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Orlowski v. Bates

United States District Court, W.D. Tennessee, Western Division

March 31, 2015

DAMIAN ORLOWSKI, et al., Plaintiffs, on behalf of themselves and all others similarly situated,
v.
LARRY BATES, et al., Defendants.

ORDER GRANTING IN PART AND DENYING IN PART DEFENDANT CINDY STANDLEY'S MOTION TO DISMISS

JON P. McCALLA, District Judge.

Before the Court are Defendant Cindy Standley's Motion to Dismiss (ECF No. 300) and Supplemental Memorandum of Facts and Law in Support of Defendant Cindy Standley's Motion to Dismiss ("Supplemental Mem.") (ECF No. 378). For the reasons stated below, the Motion is DENIED as to Plaintiffs' claim for conversion against Standley and GRANTED as to the remaining claims.

I. BACKGROUND

A. Procedural Background

Plaintiffs initially filed this case more than three years ago, on December 28, 2011. (See Compl., ECF No. 1.) Since the action was initiated, the case has been continuously actively litigated. As a result of the age of the case, the number of parties on each side of the action, and the complexity of the allegations, the procedural history of this case has a labyrinthine quality, replete with paths irrelevant to the determination of the instant Motion. Accordingly, the Court summarizes just that portion of the procedural history that is relevant.

Plaintiffs filed their First Amended Complaint on August 13, 2012 (ECF No. 53), and their Second Amended Complaint on March 14, 2014 (ECF No. 224). The Second Amended Complaint added Cindy Standley as a Defendant. (See id.) Plaintiffs moved for preliminary injunctive relief against Cindy Standley on March 16, 2014, requesting that the Court freeze her assets and order her to surrender her passport to the Clerk of Court. (ECF No. 225.) The Court held a hearing on March 21, 2014 on the motion for a preliminary injunction. (ECF No. 240.) The Court granted the Plaintiffs' motion for a preliminary injunction against Standley on March 21, 2014. (ECF No. 243.)

On December 17, 2013, Plaintiffs moved for class certification. (ECF No. 182.) The Court held a hearing on the motion for class certification on April 29, 2014. (ECF No. 285.) The Court granted Plaintiffs' motion for class certification on April 30, 2014 (ECF No. 289), and issued an amended order certifying the class later that same day (ECF No. 290).

On May 16, 2014, Defendant Standley filed the Motion to Dismiss currently before the Court. (ECF No. 300.) Plaintiffs filed their response to the Motion on June 27, 2014 (ECF No. 321), and attached a number of factual exhibits. (Id.; ECF Nos. 322 (sealed), 323 (sealed).)

On July 10, 2014, the Court held a hearing on the Motion to Dismiss. (ECF No. 336.) At the hearing, Counsel for Plaintiffs and Defendant Cindy Standley represented that Standley would be deposed. The Court subsequently ordered Plaintiffs and Standley to file a status report indicating which portions of the Motion to Dismiss, if any, would remain for determination by the Court. (ECF No. 334.)

On October 1, 2014, Plaintiffs filed a motion for leave to amend their Second Amended Complaint to include additional information as to Standley. (ECF No. 368 (sealed).) On October 6, 2014, the Court granted Plaintiffs leave to amend their Second Amended Complaint as to Standley and granted Standley leave to supplement her Motion to Dismiss. (ECF No. 370.) Plaintiffs filed their Third Amended Complaint on October 20, 2014. (ECF No. 375.) Standley filed her Supplemental Memorandum of Facts and Law in support of her Motion to Dismiss on November 6, 2014. (ECF No. 378.)

B. Factual Background

This case involves allegations of a complex, large-scale scheme to defraud hundreds of people over the course of many years. (See 3d Am. Compl., ECF No. 375.) Plaintiffs' allegations that are relevant to this Motion are summarized as follows.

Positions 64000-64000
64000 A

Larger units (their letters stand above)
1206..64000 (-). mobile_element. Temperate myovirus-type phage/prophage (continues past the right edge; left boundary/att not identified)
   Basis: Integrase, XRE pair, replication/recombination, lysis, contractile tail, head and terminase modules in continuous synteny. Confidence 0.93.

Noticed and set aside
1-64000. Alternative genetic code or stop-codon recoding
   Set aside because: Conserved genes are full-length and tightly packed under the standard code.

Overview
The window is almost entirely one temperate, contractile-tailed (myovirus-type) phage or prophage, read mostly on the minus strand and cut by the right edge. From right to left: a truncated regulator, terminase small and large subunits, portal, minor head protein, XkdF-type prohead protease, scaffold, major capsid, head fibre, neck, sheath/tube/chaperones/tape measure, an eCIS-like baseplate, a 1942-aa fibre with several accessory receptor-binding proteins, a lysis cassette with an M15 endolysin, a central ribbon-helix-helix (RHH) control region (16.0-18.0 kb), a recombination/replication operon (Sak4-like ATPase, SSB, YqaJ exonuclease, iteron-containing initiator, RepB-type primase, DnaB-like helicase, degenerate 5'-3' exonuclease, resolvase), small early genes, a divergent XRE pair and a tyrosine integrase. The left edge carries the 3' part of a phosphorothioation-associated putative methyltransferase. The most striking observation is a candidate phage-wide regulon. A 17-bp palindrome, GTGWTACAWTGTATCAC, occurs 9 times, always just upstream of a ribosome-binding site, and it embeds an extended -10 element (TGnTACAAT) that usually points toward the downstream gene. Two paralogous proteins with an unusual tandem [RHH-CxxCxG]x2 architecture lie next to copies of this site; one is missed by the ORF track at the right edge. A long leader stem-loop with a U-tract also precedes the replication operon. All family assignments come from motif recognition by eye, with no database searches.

1. General Allegations

Defendant Larry Bates was the CEO and "Chief Economist" of Defendant First American Monetary Consultants, Inc. ("FAMC") as well as CEO and President of Defendant Information Radio Network, Inc. ("IRN"). (Id. ¶ 6.) Defendant Charles Bates served as Executive Vice President and News Director for IRN (id. ¶ 10) and held himself out as an "Economist" of FAMC (id. ¶ 22). Defendant Barbara Bates served as Vice President of Administration for FAMC and was a 50% shareholder in FAMC. (Id. ¶ 9.) Defendant Robert Bates served as "Senior Monetary Consultant" for FAMC. (Id. ¶ 11.) Defendant Kinsey Brown Bates served as Executive Assistant to Larry Bates. (Id. ¶ 13.) Defendant Cindy Standley served as Vice President of FAMC. (Id. ¶ 12.)

Through mechanisms including "radio, television, books, newsletters, toll free numbers, email, direct mail, and personal solicitation at churches and conferences across the nation, " Defendants advertised and solicited individuals "for the alleged and believed purpose of purchasing gold, silver and precious metals through Defendants." (Id. ¶ 25.) "These purchases of precious metals [were] advertised by Defendants as a safe' purchase to protect and harness wealth during, what Defendants characterize[d] as, a period of world chaos and uncertainty, based on Christian beliefs and political upheaval." (Id. ¶ 26.) Defendants received orders for precious metals from more than 500 customers. (Id. ¶ 148.) Plaintiffs allege that these sales were made as part of a scheme devised by Larry Bates, Robert Bates, Charles Bates, Barbara Bates, Cindy Standley, Kinsey Brown Bates, and other Defendants, designed to defraud customers by:

a. delaying fulfillment of orders of specific precious metals for an unjustifiable amount of time that far exceeds the market standard (sometimes as long as several years);
b. knowingly and intentionally filling only parts of precious metals orders, while keeping the money of clients without either a refund or distribution of the purchased precious metals;
c. knowingly and intentionally failing to fill orders in their entirety;
d. knowingly and intentionally substituting inferior and less valuable products for those ordered by their clients; and
e. [k]nowingly and intentionally failing to fund precious metal IRA's after receiving the requisite approval/authority and funds to do so.

(Id. ¶ 46.) In addition to alleging that Standley in part devised the scheme, Plaintiffs allege the following with respect to Standley: